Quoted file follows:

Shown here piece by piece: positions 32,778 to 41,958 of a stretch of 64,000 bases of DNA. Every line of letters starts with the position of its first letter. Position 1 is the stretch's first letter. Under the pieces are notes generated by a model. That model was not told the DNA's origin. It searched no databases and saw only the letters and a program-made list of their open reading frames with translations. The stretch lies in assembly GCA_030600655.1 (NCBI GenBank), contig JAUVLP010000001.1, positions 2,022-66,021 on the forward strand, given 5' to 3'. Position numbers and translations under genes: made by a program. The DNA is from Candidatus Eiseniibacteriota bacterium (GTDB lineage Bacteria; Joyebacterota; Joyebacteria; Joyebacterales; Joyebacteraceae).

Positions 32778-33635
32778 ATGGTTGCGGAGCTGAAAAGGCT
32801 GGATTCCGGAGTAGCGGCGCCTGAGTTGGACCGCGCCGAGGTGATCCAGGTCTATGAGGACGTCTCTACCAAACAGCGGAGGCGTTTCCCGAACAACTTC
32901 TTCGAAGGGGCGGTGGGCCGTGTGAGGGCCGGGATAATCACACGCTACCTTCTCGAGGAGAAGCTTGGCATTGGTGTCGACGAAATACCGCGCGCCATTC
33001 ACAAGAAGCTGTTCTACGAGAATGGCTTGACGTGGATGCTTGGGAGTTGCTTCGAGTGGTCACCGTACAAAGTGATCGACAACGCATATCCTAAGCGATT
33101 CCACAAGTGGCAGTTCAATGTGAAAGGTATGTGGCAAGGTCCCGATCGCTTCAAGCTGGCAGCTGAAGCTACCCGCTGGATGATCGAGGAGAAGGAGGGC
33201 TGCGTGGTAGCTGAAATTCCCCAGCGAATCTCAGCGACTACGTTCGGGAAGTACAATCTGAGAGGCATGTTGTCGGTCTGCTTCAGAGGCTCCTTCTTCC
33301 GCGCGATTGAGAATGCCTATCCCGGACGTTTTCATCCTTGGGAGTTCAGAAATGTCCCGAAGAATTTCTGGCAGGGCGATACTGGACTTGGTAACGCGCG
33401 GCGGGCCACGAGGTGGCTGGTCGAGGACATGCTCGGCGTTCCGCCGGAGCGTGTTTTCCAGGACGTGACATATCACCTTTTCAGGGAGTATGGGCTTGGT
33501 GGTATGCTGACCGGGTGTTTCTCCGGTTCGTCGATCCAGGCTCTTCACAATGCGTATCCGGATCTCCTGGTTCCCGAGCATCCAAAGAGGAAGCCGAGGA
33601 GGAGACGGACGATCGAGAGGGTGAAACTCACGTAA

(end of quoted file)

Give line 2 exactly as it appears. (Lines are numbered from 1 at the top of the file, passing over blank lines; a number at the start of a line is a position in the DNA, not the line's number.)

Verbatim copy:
Positions 32778-33635